Does Harvard discriminate against Asians? In a case that could upend college admissions, the Ivy League goes on trial

Both Harrison Chen and Thang Diep graduated No. 1 from public high schools. Both excelled in extracurricular activities and scored high on their college admissions tests. And both are Asian American.

But the similarities stop there.

Chen, who was raised by middle-class Chinese immigrants outside Raleigh, N.C., was rejected by Harvard University. Diep, a Vietnamese immigrant who grew up in a working-class family in Reseda, got in.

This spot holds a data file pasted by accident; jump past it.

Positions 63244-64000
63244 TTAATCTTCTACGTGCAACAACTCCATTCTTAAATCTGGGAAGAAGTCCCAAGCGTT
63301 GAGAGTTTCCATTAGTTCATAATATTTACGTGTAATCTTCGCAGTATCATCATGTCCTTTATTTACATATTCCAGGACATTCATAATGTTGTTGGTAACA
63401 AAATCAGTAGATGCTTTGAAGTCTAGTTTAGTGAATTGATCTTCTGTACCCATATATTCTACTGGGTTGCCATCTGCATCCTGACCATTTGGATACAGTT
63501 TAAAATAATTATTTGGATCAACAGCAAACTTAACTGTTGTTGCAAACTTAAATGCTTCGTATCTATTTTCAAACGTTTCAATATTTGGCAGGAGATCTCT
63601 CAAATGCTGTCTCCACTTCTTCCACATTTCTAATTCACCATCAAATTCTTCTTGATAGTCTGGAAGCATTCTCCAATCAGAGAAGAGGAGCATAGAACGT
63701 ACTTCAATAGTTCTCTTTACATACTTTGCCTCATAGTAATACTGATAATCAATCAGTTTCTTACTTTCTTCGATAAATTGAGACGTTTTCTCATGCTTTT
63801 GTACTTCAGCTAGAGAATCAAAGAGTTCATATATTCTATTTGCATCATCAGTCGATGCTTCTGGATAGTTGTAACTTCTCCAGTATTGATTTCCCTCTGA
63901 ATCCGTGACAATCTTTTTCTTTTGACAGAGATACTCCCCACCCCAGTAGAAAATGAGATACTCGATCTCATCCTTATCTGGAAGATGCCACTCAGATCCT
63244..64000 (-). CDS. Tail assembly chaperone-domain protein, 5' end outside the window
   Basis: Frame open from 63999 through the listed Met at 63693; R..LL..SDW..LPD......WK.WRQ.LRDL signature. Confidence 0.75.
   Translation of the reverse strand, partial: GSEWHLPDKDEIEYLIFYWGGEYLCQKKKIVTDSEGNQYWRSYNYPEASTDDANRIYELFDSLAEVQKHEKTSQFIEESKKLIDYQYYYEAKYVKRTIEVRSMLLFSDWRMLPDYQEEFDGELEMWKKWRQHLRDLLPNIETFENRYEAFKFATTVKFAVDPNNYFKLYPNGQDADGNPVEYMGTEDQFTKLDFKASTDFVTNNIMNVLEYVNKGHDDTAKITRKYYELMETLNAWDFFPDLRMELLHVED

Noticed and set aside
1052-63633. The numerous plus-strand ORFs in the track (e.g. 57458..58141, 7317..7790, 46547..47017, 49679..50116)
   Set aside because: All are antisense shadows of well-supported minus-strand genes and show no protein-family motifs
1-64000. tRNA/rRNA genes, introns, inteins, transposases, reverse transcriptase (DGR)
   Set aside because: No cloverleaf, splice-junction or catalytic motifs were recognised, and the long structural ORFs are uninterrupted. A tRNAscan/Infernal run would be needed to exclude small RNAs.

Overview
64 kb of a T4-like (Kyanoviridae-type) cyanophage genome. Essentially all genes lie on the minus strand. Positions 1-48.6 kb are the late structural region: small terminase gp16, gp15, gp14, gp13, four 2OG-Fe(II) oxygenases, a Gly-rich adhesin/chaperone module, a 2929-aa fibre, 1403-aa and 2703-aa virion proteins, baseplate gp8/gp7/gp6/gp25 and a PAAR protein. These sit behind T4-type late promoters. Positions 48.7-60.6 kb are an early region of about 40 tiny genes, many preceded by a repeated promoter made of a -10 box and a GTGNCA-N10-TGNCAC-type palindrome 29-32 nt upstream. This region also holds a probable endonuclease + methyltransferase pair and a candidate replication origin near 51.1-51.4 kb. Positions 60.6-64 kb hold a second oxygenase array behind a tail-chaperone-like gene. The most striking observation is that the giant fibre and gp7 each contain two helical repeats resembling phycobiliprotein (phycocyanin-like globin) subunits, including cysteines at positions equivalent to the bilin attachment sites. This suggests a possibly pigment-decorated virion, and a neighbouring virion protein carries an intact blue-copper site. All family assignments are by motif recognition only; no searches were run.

Their experiences have left them with distinct feelings about affirmative action and a federal lawsuit against Harvard that puts Asian Americans at the center of one of the most contentious issues in higher education.

Chen opposes the consideration of race in college admissions and plans to join like-minded Asian Americans at a rally in Boston on Sunday, a day before Harvard is scheduled to go on trial.

“People should be judged on character and merit,” said Chen, an 18-year-old freshman at his backup choice, Vanderbilt University in Nashville. “What does the color of your skin have to do with admissions?”